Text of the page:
One of the critical goals of a medical device manufacturing project is to eliminate the occurrence of product failure. While there are a number of methodologies to implement in order to help increase the chances of success, this article highlights one technique that relies on multi-variate data analysis to achieve the goal.
“It is not a question of how well each process works; the question is how well they all work together.” —Lloyd Dobens, Thinking About Quality: Progress, Wisdom, and the Deming Philosophy
While advances in technology are fueling the development and launch of increasingly complex medical devices, post-launch device failures are becoming significantly more common. To reverse this trend and maintain high product quality even as complexity increases, manufacturers may need to consider new statistical methods as alternatives to traditional strategic process controls (SPC). Multi-variate data analysis (MVDA) is a statistical technique that analyzes data generated from multiple variables that form an interdependent system. MVDA can help reduce failure rates by identifying negative quality trends in situations that appear to be “in control” using traditional SPC methods. Newer software applications can make it easier to implement MVDA and interpret the data generated, as can working with experienced outsourcing partners who can support the successful implementation of such a methodology.
When Bad Products Happen to Good Companies
Quality issues and product failure following the launch of a medical device can be financially devastating for OEMs. Worse, they can negatively impact the care of the very patients whose lives they seek to improve. Yet, while medical device companies have been aggressively committed to maintaining quality systems and have invested heavily in SPC and CAPA software, IQ/OQ/PQ methods and procedures, documentation, training programs, and automated inspection tools, the rate of post-launch product failure continues to increase dramatically. As evidence, Class I recalls of medical devices reported to the FDA have increased 172% since 2008. So what is going wrong?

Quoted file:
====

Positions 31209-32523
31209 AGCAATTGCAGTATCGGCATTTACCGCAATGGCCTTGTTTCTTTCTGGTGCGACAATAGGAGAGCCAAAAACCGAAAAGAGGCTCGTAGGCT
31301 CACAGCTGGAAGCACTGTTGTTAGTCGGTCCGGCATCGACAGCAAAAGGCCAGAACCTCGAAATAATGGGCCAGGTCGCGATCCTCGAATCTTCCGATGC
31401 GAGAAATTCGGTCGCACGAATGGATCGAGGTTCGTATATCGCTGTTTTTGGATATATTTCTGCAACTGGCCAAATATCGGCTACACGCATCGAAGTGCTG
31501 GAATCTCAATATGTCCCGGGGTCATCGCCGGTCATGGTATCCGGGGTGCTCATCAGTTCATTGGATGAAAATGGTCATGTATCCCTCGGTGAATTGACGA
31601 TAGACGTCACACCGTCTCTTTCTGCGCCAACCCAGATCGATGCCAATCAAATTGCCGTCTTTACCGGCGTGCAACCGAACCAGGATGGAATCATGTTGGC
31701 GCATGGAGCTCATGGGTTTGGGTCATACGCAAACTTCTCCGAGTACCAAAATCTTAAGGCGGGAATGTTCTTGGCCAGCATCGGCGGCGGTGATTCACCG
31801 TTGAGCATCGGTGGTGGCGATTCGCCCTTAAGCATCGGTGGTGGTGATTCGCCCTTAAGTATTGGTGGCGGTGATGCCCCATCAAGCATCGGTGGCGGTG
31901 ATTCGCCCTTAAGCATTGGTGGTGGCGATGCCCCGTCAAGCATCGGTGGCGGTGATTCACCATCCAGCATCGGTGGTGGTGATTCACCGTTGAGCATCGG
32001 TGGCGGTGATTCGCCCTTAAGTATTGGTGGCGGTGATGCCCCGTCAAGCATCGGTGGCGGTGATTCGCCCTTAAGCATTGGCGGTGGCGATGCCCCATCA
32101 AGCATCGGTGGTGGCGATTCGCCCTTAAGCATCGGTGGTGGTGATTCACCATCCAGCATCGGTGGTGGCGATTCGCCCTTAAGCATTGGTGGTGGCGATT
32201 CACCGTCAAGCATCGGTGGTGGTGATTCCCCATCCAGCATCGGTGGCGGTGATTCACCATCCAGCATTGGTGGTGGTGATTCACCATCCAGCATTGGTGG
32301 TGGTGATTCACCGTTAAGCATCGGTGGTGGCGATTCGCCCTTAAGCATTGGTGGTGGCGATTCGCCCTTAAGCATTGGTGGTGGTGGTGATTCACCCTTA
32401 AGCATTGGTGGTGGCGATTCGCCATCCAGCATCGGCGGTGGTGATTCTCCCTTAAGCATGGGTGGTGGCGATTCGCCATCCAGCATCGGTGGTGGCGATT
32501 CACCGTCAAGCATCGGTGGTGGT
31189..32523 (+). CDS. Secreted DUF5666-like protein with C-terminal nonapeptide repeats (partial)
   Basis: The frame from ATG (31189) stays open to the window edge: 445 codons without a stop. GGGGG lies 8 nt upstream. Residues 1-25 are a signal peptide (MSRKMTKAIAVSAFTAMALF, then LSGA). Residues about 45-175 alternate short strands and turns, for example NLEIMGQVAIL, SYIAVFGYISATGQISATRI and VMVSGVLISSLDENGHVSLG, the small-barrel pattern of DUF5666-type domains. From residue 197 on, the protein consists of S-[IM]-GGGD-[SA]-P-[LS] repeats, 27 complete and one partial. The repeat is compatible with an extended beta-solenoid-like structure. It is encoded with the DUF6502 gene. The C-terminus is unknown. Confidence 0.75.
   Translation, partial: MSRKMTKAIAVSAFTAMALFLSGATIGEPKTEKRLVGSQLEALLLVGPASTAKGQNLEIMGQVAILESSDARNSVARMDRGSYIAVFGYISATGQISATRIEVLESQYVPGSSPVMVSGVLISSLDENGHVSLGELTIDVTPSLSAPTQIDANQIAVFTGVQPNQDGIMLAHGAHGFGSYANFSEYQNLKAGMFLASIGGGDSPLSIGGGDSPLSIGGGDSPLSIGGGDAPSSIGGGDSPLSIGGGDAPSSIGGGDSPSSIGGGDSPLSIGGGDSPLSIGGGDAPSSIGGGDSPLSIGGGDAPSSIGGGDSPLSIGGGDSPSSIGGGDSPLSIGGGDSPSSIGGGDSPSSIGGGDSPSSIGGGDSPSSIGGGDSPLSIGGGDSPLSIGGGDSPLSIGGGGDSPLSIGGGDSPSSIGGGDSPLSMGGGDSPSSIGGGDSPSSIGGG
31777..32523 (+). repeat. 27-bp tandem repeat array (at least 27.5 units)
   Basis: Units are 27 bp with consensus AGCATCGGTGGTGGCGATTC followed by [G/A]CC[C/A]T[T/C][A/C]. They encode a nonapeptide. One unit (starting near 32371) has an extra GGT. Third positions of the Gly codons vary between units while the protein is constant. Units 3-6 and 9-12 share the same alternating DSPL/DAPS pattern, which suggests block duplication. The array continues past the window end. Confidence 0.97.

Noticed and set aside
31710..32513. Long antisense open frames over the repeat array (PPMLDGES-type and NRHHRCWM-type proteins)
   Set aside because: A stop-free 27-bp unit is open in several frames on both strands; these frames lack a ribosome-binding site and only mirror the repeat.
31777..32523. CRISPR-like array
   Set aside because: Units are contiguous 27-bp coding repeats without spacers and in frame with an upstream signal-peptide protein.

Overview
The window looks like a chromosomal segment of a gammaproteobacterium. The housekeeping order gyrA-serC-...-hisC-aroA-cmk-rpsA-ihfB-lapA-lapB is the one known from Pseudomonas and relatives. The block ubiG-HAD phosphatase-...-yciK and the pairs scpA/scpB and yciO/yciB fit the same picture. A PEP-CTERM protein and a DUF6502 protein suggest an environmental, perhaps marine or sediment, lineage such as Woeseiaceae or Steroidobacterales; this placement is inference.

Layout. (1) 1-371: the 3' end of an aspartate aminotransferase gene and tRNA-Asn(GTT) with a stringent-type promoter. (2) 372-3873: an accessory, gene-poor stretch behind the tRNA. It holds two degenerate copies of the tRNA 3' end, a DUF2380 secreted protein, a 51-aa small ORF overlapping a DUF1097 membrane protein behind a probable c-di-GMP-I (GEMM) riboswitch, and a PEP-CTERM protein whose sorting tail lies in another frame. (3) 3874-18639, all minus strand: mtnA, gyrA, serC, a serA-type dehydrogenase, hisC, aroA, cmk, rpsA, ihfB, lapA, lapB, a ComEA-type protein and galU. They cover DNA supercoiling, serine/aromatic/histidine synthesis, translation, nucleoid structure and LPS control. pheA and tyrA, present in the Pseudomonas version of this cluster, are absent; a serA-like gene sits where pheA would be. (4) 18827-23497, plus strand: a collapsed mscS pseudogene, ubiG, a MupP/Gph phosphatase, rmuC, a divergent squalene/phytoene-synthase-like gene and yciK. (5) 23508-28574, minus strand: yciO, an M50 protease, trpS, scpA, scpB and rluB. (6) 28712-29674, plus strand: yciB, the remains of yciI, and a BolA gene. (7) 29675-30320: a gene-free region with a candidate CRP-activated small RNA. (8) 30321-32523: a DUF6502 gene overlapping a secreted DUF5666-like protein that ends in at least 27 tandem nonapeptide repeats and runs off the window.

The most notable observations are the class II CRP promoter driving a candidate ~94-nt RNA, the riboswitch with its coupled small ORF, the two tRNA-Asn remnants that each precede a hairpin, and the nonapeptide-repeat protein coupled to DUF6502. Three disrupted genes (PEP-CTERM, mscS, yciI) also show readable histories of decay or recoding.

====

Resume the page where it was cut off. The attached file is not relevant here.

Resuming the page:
No Variable Is an Island
Part of the reason for the increase in product failure is that, in every respect, medical devices are becoming more and more complex. Consider the requirements for orthopedic implants; many newer products require post-machining surface anodization, color identification, and anti-fibrosis and bone stimulating properties. Other examples include needle manufacturing for modern dialysis applications, which must be ultra-controlled to prevent blood cell damage, and solid state devices, like ultrasound phased array transducers, which have extremely precise processing requirements to ensure image resolution. To meet these technological demands, manufacturers have had to develop more complex manufacturing processes. More complex manufacturing processes introduce more system variables, and more system variables increase the likelihood of product failure. It is in “keeping up” with the analysis of these myriad of variables where traditional SPC falls short.